When the lines between your job and your personal life start to get blurred (which is bound to happen if you and/or your SO are working from home), that can definitely add to your shared stress. That’s why Dr. Mary Kay Cocharo, a couple’s therapist and relationship expert, highly recommends creating some structure in your daily lives, so that you can regain some semblance of normalcy and protect your mental and emotional well-being.
"Delineate between work and private time so that your job doesn’t become an around-the-clock thing," she tells Elite Daily. "Decide on an end time for your work day and stop. Take a lunch break and sit down together to eat and connect. Maybe take a walk together to get out of the house."
You may even want to designate some device-free times, such as the first hour after you wake up, during the dinner hour, or for two hours before bed, to make sure you can fully connect without any stress-inducing distractions.
Don’t underestimate the power of physical touch — according to Thompson, it’s a phenomenal stress-buster.
"Sometimes sex goes out the window during times of high stress, but now is a good time to focus on your physical connection," adds Dr. Cocharo. "Sex is a good way to unwind and release bonding hormones that will help you to feel more generous with one another the next day."
Of course, safety should be your top priority when it comes to sex — or even kissing, given that the coronavirus can be spread via saliva. According to Dr. Darshan Shah, a surgeon and the founder/CEO of Next Health, you should be extra cautious if your SO has traveled recently, especially to an affected area, or been around other people that are symptomatic or were diagnosed with coronavirus. On the other hand, it’s probably safe to get intimate with a partner who’s asymptomatic and hasn’t been around any potentially contaminated locations or people.
Carve out some space.
If you and your partner are isolating together, you’re likely spending more time around each other than ever before — and that adjustment comes with some wonderful perks, but also some potential pitfalls. If your partner’s previously adorable quirks have been getting on your nerves, you may just be in desperate need of some alone time.
Thompson suggests scheduling some time apart every day, which you can spend however you choose. Whether you opt to take a workout class in the other room, read a book in your backyard, or go for a walk, make sure to let your SO know how much time you need by yourself. Thompson also says it’s equally important to schedule one thing every day to look forward to together, such as cooking a meal or watching a movie together.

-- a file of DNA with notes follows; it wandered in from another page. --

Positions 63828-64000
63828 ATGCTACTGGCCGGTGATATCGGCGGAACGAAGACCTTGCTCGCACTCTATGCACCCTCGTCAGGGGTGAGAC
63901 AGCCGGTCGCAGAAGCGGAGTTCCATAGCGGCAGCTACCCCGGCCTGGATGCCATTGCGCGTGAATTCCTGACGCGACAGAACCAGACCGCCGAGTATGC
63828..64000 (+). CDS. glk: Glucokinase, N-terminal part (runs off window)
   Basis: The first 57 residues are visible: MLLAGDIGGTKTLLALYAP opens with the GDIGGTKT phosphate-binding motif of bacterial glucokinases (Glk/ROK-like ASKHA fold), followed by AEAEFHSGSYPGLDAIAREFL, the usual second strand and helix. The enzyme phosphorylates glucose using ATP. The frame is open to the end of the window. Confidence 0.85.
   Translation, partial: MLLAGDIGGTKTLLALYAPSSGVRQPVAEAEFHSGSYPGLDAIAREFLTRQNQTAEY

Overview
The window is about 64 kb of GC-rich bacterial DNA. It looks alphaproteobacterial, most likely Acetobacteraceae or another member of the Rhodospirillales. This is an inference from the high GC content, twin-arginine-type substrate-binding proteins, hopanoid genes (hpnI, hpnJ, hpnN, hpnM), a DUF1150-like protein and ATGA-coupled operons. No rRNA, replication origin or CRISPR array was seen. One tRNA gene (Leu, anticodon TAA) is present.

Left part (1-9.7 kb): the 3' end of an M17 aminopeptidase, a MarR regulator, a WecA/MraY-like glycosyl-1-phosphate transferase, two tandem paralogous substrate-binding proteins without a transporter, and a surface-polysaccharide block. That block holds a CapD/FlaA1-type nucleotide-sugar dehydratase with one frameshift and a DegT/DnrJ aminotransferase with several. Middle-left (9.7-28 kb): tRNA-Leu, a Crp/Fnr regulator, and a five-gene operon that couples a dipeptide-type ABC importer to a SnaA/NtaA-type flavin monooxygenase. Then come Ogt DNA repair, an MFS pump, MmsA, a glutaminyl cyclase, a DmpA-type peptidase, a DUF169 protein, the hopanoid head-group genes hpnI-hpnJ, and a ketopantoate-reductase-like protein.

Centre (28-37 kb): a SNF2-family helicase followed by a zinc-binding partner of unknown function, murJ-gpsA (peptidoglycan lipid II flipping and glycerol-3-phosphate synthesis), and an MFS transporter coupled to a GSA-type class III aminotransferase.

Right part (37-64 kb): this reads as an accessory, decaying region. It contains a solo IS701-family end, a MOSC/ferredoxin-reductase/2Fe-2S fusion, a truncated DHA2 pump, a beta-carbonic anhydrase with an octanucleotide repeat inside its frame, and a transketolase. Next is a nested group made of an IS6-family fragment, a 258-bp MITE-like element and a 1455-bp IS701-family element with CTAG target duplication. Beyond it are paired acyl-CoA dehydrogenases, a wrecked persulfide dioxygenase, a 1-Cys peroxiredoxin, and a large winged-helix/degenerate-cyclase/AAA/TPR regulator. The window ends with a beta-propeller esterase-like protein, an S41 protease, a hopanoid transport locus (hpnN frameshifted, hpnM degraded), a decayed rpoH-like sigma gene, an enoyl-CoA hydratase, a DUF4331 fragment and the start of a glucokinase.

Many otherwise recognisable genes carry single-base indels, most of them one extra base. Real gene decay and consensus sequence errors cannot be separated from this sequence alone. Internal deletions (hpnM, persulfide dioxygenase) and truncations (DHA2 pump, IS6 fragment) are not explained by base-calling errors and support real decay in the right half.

Lighten the mood.
Thanks to the coronavirus outbreak, you’re constantly being exposed to anxiety-inducing headlines and grim social media posts — and a little levity may be just what the doctor ordered for you and your boo to #shakeitoff and smile.
Thompson suggests playing a game together or having a dance party, but any playful activity will do (tickle battles or pillow fights included).
"Find ways to build intimacy such as asking questions like ‘would you ever…?’ or ‘would you rather…?’" she says. "It’ll help lighten the mood."
Take advantage of technology.
If you and your SO are stuck isolating in separate homes, Thompson advises scheduling a time to have a video chat every day. Why not make it a virtual date night? Dr. Steinberg proposes dressing up as if you were going out for dinner or drinks.
“Seeing your partner’s face is helpful during stressful times,” she explains.
Dr. Cocharo notes that only about 7% of communication happens through words, which explains why texting is not as effective for bonding as using FaceTime or Skype is.
“Video chatting adds connection through tone of voice, volume, cadence, facial expressions, body movement and eye contact,” she adds.
Experts agree that during times of mutual stress, it’s especially important to maintain open communication with your partner.
"Bonding is important at this time because as humans, we are literally wired for connection," explains Dr. Cocharo, who recommends using the book "Eight Dates: Essential Conversations for a Lifetime of Love" as a conversation starter for "going deeper into each other’s worlds."
The goal, according to Thompson, is to learn to trust your partner enough to lean on them, while also letting them lean on you at the same time.
"When we are able to connect and undo our aloneness, it helps us feel more grounded and less afraid, and therefore, soothes our nervous system," she adds.
In other words, take comfort in knowing that you and your SO are in this together — and provided you can be sensitive to each other’s stressors, you’re primed to overcome any potential challenges you face in the coming months.
Melissa Divaris Thompson, licensed marriage and family therapist
Dr. Mary Kay Cocharo, couple’s therapist and relationship expert
Dr. Laurel Steinberg, couple’s therapist and relationship expert